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Snapchat Blames Third-Party Apps for Hack, Raising Questions About Its API

Whether it was a hack of Snapchat or not, the Snappening raises questions about the app's API.

Snapchat confirmed that some third-party apps that connect to its service were compromised late last week, meaning some user photos that were initially shared on the service — and therefore presumed to be deleted — may surface online.

Snapchat claims it had nothing to do with the security breach, in which The Daily Beast reports that 90,000 photos were leaked, most of which were “explicit in nature.”

The hackers instead attacked third-party applications that connect to Snapchat, according to a Snapchat spokesperson. They do so through what is known as an API, or application programming interface. Snapchat users can use these third-party applications like Snapsaved.com or SnapSave (two separate companies) to automatically save photos before they’re deleted. In these cases, users are actually handing over their Snapchat username and password, a move that makes their account less secure.

Snapsaved.com confirmed over the weekend and it was indeed hacked, claiming Snapchat was not at fault. In a Facebook post, Snapsaved wrote that only 500 MB of data — the equivalent of roughly 500 to 1,000 iPhone photos — was stolen from its servers.

While the leaked photos were the result of Snapsaved being hacked, that’s because Snapsaved was able to find a way to post into Snapchat by reverse-engineering its API, meaning Snapchat’s API was effectively hacked. Unlike Twitter and other services that encourage developer interaction, Snapchat keeps its programming interfaces private, meaning those using them are doing so without permission, uncovering the programming hooks by reverse engineering or other means. Snapchat has an API so that its own app, the Snapchat app, can communicate with company servers.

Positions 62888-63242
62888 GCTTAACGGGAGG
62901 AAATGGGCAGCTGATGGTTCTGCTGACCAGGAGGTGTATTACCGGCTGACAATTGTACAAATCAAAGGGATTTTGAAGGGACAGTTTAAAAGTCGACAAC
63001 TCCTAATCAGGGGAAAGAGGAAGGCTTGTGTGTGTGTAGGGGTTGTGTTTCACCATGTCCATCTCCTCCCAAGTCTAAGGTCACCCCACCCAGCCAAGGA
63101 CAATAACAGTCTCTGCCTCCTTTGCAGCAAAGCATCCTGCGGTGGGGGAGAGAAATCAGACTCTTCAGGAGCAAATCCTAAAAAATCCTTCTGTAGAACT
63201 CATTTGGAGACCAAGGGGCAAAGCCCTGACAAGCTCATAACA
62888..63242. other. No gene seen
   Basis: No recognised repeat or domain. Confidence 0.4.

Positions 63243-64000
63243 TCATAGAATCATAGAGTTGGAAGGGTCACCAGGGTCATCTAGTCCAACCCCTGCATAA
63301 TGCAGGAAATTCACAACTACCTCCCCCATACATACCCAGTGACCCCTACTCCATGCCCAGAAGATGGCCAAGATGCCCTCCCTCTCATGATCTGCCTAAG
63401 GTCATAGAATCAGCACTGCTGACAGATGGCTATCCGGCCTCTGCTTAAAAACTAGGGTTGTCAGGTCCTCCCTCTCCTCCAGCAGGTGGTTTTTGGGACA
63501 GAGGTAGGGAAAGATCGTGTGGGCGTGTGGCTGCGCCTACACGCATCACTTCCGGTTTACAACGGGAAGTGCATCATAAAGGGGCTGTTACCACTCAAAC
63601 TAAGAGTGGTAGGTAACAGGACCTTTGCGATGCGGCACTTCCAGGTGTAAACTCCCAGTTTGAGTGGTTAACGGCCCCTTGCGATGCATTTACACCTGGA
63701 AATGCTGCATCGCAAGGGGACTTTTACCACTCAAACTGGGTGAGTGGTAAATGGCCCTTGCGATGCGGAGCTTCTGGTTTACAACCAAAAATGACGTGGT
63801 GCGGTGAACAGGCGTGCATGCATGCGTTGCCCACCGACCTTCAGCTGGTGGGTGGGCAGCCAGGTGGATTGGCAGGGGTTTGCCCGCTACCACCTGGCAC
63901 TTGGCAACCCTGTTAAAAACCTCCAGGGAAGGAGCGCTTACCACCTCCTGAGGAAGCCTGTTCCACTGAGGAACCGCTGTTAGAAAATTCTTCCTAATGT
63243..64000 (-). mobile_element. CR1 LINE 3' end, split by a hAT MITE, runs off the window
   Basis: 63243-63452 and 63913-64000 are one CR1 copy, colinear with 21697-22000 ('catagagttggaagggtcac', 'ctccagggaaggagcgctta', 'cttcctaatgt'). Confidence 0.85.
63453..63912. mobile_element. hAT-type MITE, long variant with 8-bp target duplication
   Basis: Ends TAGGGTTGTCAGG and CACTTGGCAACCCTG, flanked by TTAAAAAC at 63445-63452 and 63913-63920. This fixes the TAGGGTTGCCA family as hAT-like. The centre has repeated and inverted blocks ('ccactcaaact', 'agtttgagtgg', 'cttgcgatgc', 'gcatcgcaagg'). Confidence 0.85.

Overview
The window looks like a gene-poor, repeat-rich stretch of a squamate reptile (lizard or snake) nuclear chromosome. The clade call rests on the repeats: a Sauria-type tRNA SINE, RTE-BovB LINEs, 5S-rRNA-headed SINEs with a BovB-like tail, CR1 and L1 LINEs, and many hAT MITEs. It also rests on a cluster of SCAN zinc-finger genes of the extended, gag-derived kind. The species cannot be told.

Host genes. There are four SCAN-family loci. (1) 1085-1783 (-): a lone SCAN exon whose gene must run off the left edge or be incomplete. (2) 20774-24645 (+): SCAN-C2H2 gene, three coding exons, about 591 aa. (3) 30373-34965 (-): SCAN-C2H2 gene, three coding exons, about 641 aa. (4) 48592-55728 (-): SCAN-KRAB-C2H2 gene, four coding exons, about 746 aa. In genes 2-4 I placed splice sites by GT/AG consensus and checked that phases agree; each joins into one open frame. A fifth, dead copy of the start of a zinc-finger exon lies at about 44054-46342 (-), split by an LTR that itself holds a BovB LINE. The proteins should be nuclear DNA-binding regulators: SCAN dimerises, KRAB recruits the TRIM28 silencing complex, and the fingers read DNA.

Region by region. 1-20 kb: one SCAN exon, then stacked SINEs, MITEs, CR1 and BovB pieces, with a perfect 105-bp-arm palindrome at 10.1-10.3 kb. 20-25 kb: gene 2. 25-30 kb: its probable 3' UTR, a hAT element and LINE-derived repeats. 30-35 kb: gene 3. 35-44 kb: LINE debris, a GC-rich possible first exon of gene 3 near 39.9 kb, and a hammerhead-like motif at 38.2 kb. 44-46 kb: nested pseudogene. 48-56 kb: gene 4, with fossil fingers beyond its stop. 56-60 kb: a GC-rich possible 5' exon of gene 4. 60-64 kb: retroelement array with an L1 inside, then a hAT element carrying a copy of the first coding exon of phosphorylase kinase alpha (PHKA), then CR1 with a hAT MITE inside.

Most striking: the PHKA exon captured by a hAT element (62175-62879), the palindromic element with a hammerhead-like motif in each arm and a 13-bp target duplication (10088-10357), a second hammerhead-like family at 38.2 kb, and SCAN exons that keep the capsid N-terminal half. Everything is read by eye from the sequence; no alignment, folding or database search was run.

Hackers have been able to download the app, and reverse engineer the API before posting the process online, these sources explain. That’s what allows third party services like Snapsave and others to operate in conjunction with Snapchat.

The Snappening, as this leak is being called, raises a major question for Snapchat: Why doesn’t it do more to protect its API?

Well, it’s trying. Snapchat doesn’t allow these third party-apps use its API, and reports any apps that it comes across to the App Store or Google Play store, according to a spokesperson. “We have had dozens removed to date,” this spokesperson continued.

Snapchat also prohibits people from using or developing third-party apps in its terms of service, but they still exist. There are nearly a dozen apps in the App Store featuring some derivative of the word “snapsave,” and a number of others allow users to upload photos to Snapchat from places besides the user’s camera roll. Regular Snapchat app updates also add changes to the API which make it harder to replicate.

This weekend’s breach isn’t the first time Snapchat has dealt with user privacy issues. Earlier this year, hackers stole millions of Snapchat usernames and phone numbers.

Update: Includes more details on Snapchat’s API and the company’s efforts to protect it.

Update: Snapsaved responded to our interview request, but asked for payment in exchange for information. As a policy, Re/code does not pay for interviews.

https://twitter.com/KurtWagner8/status/521791707679952897

This article originally appeared on Recode.net.

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